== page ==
New Engineering Materials for Challenging Automotive Applications
Nylons, PPA, and PPS for high heat and chemical resistance and/or high strength with light weight.
Two units of Solvay (U.S. office in Alpharetta, Ga.) have introduced several new engineering materials for demanding automotive applications requiring high heat resistance, chemical resistance, and superior strength with light weight.
NYLONS FOR THERMAL MANAGEMENT
Solvay Performance Polyamides introduced two new Technyl nylon products for automotive thermal management. One is Technyl Blue D 218CR V33, a nylon 66/610 copolymer that features very high hydrolysis resistance plus high resistance to road salts. Main immediate applications are radiator end tanks, oil-filter housings, and exhaust-gas recirculation (EGR) heat exchangers. This product has been grouped together with two existing series of Technyl nylon 66 products in the Technyl Blue family with three levels of performance. The new grade has “very high hydrolysis resistance”; below it are the Technyl Blue G2 grades (“high hydrolysis resistance”) and Technyl Blue 34NG grades (“hydrolysis resistant”) in a range of glass contents.
All three reportedly offer thermal-aging resistance in presence of aggressive coolants (hot water/glycol mix). Technyl Blue 34NG reportedly shows 15% higher tensile-strength retention than standard nylon 66 after 1000 hr at 130 C/266 F. Technyl Blue G2 raises that to 30% greater strength retention; and the new D 218CR V33 grades provide 60% greater tensile-strength retention than standard nylon 66. All three are said to offer high flow and excellent surface quality, relative to competing specialty polymers.
New nylons fight off attack from road salt and glycol coolants.
The second new product from Solvay Performance Products is Technyl Red S, a nylon 666 that is highly heat stabilized for continuous use at 200 C/392 F. It is aimed at turbo engine air ducts and charge-air coolers, as well as cylinderhead covers. It is said to be an advance over the established Technyl HP grade.
Technyl Red S has been tested at 200 C for 2000 hr and at 210 C/410 F for 1000 hr. It also boasts high resistance to impact and to acid condensates, as well as high flow, superior surface quality, and excellent weldability.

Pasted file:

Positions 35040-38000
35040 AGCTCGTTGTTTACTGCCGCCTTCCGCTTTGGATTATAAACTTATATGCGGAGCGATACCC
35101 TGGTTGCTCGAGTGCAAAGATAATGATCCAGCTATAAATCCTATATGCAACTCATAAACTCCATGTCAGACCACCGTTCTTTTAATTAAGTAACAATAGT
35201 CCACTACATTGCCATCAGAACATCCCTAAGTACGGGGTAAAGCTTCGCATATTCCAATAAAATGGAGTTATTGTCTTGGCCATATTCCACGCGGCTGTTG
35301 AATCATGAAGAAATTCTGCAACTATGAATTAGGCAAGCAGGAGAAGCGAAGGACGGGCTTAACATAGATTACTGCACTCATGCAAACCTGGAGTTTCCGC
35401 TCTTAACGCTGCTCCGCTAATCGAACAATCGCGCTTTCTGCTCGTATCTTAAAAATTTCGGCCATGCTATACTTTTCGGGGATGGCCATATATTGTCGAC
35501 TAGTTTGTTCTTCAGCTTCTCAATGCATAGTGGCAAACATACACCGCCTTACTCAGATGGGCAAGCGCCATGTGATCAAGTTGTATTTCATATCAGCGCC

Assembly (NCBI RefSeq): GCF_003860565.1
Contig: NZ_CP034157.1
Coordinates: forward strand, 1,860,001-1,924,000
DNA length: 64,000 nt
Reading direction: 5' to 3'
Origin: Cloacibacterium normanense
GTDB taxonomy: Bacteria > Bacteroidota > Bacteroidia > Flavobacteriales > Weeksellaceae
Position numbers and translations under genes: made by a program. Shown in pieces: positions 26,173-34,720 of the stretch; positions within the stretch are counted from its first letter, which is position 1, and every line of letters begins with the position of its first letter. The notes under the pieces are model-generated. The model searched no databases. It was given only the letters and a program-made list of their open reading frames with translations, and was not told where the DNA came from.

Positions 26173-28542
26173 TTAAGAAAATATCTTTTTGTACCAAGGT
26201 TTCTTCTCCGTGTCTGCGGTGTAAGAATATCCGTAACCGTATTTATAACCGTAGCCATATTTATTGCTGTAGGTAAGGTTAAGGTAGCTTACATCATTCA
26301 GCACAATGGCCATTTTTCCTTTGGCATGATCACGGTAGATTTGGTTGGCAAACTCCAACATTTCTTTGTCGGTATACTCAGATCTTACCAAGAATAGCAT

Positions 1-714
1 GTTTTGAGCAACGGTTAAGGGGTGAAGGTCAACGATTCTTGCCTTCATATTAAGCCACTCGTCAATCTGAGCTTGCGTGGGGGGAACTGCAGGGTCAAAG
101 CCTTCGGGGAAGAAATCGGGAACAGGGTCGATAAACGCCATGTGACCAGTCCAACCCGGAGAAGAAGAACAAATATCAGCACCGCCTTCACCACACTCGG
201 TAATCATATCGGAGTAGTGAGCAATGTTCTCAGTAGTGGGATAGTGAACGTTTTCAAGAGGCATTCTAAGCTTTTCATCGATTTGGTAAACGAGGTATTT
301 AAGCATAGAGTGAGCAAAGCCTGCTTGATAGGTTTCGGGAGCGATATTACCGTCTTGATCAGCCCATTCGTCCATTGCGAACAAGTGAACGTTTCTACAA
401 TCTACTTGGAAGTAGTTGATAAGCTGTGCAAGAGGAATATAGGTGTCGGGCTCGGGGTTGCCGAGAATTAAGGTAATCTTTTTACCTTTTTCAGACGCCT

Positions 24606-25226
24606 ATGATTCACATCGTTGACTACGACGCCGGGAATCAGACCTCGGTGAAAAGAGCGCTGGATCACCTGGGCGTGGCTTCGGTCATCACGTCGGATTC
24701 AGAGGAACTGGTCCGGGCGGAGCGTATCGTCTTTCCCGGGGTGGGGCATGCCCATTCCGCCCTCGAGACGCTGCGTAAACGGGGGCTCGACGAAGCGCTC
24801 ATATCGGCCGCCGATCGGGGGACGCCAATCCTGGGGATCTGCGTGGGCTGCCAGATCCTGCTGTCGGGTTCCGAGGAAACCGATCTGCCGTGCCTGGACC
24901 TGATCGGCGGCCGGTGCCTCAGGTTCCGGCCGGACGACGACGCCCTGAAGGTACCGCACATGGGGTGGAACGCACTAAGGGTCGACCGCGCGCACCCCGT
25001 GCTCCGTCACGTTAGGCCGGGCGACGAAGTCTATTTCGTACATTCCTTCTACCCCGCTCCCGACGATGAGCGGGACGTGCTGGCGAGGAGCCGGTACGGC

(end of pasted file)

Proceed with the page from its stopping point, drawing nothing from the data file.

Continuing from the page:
MORE SPECIALTY ENGINEERING GRADES
Meanwhile, Solvay Specialty Polymers also has fielded several new materials for specialized applications. Solvay added more automotive thermal-management materials with new Ryton R-4-300 PPS with 30% glass and Amodel A-89XX series of polyphthalamide (PPA) resins with 30-50% glass.
The new Ryton grade is a linear PPS with improved tensile strength and elongation, as well as “best-in-class” weld-line strength. The new PPAs are for underhood components such as thermostat housings, multi-coolant valves, and water inlets/outlets and crossovers.
Also new is orange-colored Ixef 1524 polyarylamide (PARA, also known as MXD6 nylon), a halogen-free flame-retardant grade with 50% glass fiber for electric-vehicle recharge connectors. It is color matched to “signal orange” for this application.
Despite high glass content, it reportedly shows high flow for walls as thin as 0.5 mm, supporting high injection speeds and short cycles. It offers a balance of high stiffness and toughness, as well as a glossy, resin-rich surface. It also meets UL 94V-0 at 0.4 mm.
Another new Ixef PARA grade is black Ixef 3012, containing 55% carbon and glass fibers. It was developed to offer extremely high strength and stiffness at low weight, along with “exceptional” surface finish. Its high flow allows molding long, thin parts that need no painting for automotive, aerospace, and consumer applications.
Additional properties include electrical conductivity and high creep resistance. Applications could include auto air-vent lamellas and throttle-body levers, drone components, and action-camera fixation parts and cantilever snaps.
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Demand for more robust plastics is creating new opportunities for radiation-crosslinked nylons, including nylon 6 and 66, which can serve as cost-effective alternatives to higher-cost, high-heat thermoplastics. Crosslinked nylons have higher heat resistance than their standard counterparts, along with better physical properties and abrasion resistance. Adapted from a paper presented at SPE ANTEC 2012.